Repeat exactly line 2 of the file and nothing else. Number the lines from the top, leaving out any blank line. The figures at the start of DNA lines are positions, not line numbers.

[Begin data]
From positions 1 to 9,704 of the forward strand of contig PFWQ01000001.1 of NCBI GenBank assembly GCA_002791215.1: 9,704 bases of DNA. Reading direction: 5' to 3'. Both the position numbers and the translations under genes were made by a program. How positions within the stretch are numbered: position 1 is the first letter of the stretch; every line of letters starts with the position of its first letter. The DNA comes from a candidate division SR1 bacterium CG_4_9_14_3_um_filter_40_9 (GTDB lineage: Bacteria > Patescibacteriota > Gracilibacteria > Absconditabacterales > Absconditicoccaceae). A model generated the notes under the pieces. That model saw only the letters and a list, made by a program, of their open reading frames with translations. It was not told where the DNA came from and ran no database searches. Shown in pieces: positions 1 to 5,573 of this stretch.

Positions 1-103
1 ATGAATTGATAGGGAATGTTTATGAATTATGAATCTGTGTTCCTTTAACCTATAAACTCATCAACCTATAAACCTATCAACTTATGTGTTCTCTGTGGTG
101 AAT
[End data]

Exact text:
Positions 1-103